Archive for November, 2005
I had an opportunity to spend some personal time with the
great pianist and composer Billy Childs. He has a brand new album called
“Lyric” which features music from his Chamber group. Billy is and has always
been an identifiable force in the music, always foraging ahead in new
directions and never settling mediocrity. His firm commitment to wonderful
imaginative explorations continues to produce quality projects that keep us
floating in surreal dreams leading us with love down the path to ourselves!
LD: Whenever I hear
your music, there is something that is distinctively Billy Childs. How is it that people recognize your signature?
Billy: I don’t
know. You develop a sound over
years. I’ve been playing, like, 30
years. After a while certain things
appeal to you, certain know, I don’t
know, it’s hard to describe what my sound is technically.
LD: I can’t tell you
exactly what it is until I hear it myself. I recognize it, but do you recognize
a sound that’s your own?
Billy: You know,
not really. It’s like looking at
yourself in a mirror from another angle.
All of a sudden, you see somebody you don’t recognize. So that’s kind of the way it is.
I was doing this thing for Chris Botti, for his video. We did a shoot in Capitol Records. I got a chance to really see what I look
like. This was the first time I actually
saw myself from a lot of different angles, what I look like playing. I like the way my hands look. I don’t like the way my head looks. I was telling my son, when he’s playing, to
sit up. Then I see myself…. My neck’s all crammed forward, but Bill Evans
neck was crammed forward, too, so I guess it’s okay.
As a child I played basketball. In fact, I fancied myself a basketball
player…. But then, my parents sent me
to this boarding school for boys called “Midland,”
which is the name of my first CD. And so,
out of sheer boredom, I started to play, actually from listening to Emerson,
Lake & Palmer stuff. They had this
song called “Tarkus.”
Billy Starts playing…
LD: That’s lunacy music, right there!
influence of Keith Emerson is in a lot of my compositions. He has a real triadic thing that he does and
I copped a lot of that. Just the counterpoint,
LD: What is it that inspires
you to write such dramatic movements in your music?
Billy: Because of
the era I grew up in listening to music. I gravitated towards, the music that
influenced me when I was an impressionable age, like 13, 14, 15. This was music
that sought to solve the problems of the world.
This music was highly ambitious, highly dramatic and emotional and it
kind of relates to me, like, to romanticism in the classical era. Like Wagner
trying to write a five hour long opera that includes every element and he’s
scripting the opera, wanting to deal with the acting in it and all of
things. The point being, he was trying
to create large works that spoke to universal problems. And I thought of the fusion, especially in the
early 70s: Return to Forever, Mwandishi
with Herbie and Headhunters. And, like,
Mahavishnu Orchestra and Weather Report.
These groups were trying to stretch forms to their logical conclusion
and incorporate electronic music in a way that made the music more dramatic, more
powerful and potent. So, this is the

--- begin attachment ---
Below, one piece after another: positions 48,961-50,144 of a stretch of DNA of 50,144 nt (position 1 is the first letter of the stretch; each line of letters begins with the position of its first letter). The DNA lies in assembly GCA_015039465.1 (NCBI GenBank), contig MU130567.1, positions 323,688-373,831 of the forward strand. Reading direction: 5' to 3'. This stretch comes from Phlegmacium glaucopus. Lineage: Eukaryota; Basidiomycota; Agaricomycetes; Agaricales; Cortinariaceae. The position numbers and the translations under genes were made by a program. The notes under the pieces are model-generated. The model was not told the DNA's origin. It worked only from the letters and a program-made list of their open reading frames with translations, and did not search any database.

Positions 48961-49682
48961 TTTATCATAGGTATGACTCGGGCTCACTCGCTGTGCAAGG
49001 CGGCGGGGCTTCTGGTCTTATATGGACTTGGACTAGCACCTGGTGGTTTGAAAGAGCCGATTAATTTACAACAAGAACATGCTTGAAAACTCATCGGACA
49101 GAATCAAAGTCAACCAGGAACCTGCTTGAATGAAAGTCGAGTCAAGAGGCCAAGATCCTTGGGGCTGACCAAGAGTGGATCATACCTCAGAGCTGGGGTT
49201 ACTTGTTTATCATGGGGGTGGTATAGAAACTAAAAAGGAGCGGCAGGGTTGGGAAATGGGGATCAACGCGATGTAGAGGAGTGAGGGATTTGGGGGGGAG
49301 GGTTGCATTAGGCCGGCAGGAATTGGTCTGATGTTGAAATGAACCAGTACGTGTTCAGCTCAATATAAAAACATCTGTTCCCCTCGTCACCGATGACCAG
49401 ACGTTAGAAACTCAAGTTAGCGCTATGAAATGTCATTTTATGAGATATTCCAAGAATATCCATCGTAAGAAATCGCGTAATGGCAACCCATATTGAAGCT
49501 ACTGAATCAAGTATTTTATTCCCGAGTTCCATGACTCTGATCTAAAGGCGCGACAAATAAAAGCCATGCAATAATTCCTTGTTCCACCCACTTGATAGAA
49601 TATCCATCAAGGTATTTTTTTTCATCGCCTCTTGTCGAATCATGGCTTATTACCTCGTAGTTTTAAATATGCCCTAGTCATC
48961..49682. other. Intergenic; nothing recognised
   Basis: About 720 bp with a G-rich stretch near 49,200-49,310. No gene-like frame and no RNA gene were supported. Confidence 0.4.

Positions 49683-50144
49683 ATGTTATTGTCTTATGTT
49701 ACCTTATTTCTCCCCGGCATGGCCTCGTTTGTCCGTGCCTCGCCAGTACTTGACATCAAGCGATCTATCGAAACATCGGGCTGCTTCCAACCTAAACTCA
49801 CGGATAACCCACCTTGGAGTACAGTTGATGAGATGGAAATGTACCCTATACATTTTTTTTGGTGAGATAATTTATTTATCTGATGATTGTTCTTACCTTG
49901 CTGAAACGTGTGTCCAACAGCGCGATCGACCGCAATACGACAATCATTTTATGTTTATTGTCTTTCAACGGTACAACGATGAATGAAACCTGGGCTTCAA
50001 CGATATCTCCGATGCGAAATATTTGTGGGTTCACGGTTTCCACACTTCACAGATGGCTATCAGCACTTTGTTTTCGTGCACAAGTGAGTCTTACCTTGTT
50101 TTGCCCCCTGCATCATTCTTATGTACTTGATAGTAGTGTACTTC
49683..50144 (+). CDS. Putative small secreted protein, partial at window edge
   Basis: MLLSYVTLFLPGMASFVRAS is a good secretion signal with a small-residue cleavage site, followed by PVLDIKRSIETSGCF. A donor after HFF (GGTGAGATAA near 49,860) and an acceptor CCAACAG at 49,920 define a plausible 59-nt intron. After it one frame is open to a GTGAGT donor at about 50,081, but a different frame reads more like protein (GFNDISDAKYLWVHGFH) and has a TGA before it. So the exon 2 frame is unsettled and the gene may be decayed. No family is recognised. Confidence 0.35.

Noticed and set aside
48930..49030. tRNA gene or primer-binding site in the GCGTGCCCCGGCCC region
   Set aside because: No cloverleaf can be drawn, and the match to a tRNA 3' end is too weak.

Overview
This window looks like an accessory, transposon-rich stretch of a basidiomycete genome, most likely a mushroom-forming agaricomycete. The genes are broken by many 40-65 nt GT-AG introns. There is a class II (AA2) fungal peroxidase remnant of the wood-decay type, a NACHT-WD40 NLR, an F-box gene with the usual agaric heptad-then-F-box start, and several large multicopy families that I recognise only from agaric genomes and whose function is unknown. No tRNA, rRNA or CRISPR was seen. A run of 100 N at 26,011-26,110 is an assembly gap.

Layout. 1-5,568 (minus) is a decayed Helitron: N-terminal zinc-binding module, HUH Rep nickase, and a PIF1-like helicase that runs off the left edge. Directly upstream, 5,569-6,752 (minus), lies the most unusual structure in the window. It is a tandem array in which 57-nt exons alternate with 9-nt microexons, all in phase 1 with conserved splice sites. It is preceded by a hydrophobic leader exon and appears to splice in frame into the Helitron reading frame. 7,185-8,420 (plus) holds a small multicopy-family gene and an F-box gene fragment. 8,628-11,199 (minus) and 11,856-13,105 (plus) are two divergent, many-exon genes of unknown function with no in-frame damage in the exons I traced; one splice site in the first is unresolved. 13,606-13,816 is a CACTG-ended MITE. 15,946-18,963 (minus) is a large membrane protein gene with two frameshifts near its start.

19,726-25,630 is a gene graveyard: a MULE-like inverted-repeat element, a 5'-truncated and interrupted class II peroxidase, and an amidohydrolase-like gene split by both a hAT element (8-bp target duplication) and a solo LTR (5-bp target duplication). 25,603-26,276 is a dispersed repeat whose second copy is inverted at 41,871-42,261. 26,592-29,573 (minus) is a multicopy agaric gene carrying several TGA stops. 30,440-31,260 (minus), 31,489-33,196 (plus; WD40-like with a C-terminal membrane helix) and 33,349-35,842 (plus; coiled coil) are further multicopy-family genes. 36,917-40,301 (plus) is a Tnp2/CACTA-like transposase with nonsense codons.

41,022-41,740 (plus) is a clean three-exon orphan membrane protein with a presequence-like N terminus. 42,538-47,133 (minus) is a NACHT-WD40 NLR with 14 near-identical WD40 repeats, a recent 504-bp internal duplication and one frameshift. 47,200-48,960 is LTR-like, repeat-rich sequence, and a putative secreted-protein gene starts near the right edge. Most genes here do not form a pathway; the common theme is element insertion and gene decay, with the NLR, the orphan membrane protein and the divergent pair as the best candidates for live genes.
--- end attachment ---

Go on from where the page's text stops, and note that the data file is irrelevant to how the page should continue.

music I grew up listening to. That’s
kind of what my concept is when I write.
LD: In the 70s there
was all this electronic music and all this fusion. I don’t know where I was in
the 70s. As I spend more time with the
music, Duke said there was only good and bad.
I say, good, bad and extraordinary.
I like the people who actually stretch out.
there’s a lot of jazz that’s good, like you said, especially the way that the
educational system is turning out really good players. There’s a lot more ways of learning how to
play jazz. So, a lot of time is spent
on the technical thing. But what you
miss in a classroom situation is that connection, like when you learn in the
oral tradition. Like a guy having you on his band and telling you what to do
and what not to do. What you gain there
is not systemized; you learn more in your bones. You internalize the music more and you make
the music serve what you want to express more, rather than playing, like, what
I guess you can play the same tune looking at a chart, but
if you’re in a band and playing the same tune, you’re playing the notes, but it
has a whole different feel.And that’s in a rehearsal, and then you go on stage and it
has an even other feel.
LD: And then the audience feeds you and that
would be a whole other feel. It would be
nice if the audience was participating.
LD: “In Carson’s Eyes”, It sounds like there’s so much
energy and wonder and dynamic in this song. You must see such a bright and
adventurous future for your son, Carson.
Billy: I hope
so. He has a lot going on his head. He’s 9 now. You know, when he was born, he
had these incredible eyes, these really big eyes, like saucers. And they’re like windows, you know, so I just
wrote a song called “In Carson’s Eyes.”
It seemed like a whole lot was going on in Carson’s
eyes. So I wrote this song.
LD: When you write, is
there a parallel universe that exists where all things are possible?
Billy: I guess. I laughed at first when you said “parallel
universe,” but that’s kind of an accurate way of looking at what I try and get
into when I write music. I try to depict
what I’m trying to express in a language that has no words but paints pictures.
Maybe the picture I’m painting is trying to be more perfect than the picture
that already exists in the real world, you know.
LD: What is the
essence behind Chamber music? I found myself enjoying the experience of the
music and it wasn’t until I heard the violins that the stigma of labeling it
classical popped into my head.
interesting you should say that because for a lot of people, there are certain
instruments that indicate an idiom. For
instance, if you’re coming from a jazz space when you hear, (Billy plays an
improvisation on the piano), or any type of listener, when you hear a violin,
you think classical, when you hear a harp you think classical. If you hear an oboe you think classical or a
clarinet, bassoon. But there’s a stigma attached
to a lot of instruments. So when you hear
a drum set, you may think jazz or pop or something. When you hear saxophone, you think jazz or
pop. So, a lot of the music that I’ve
been dealing with gets into this question of: What is chamber music? What is jazz?
What is classical music? As far
as I’m concerned, the fewer the labels the better.
LD: People who listen to music feel they have
to have some category to go to in order to find the music. How does this album fall into that?
Billy: It doesn’t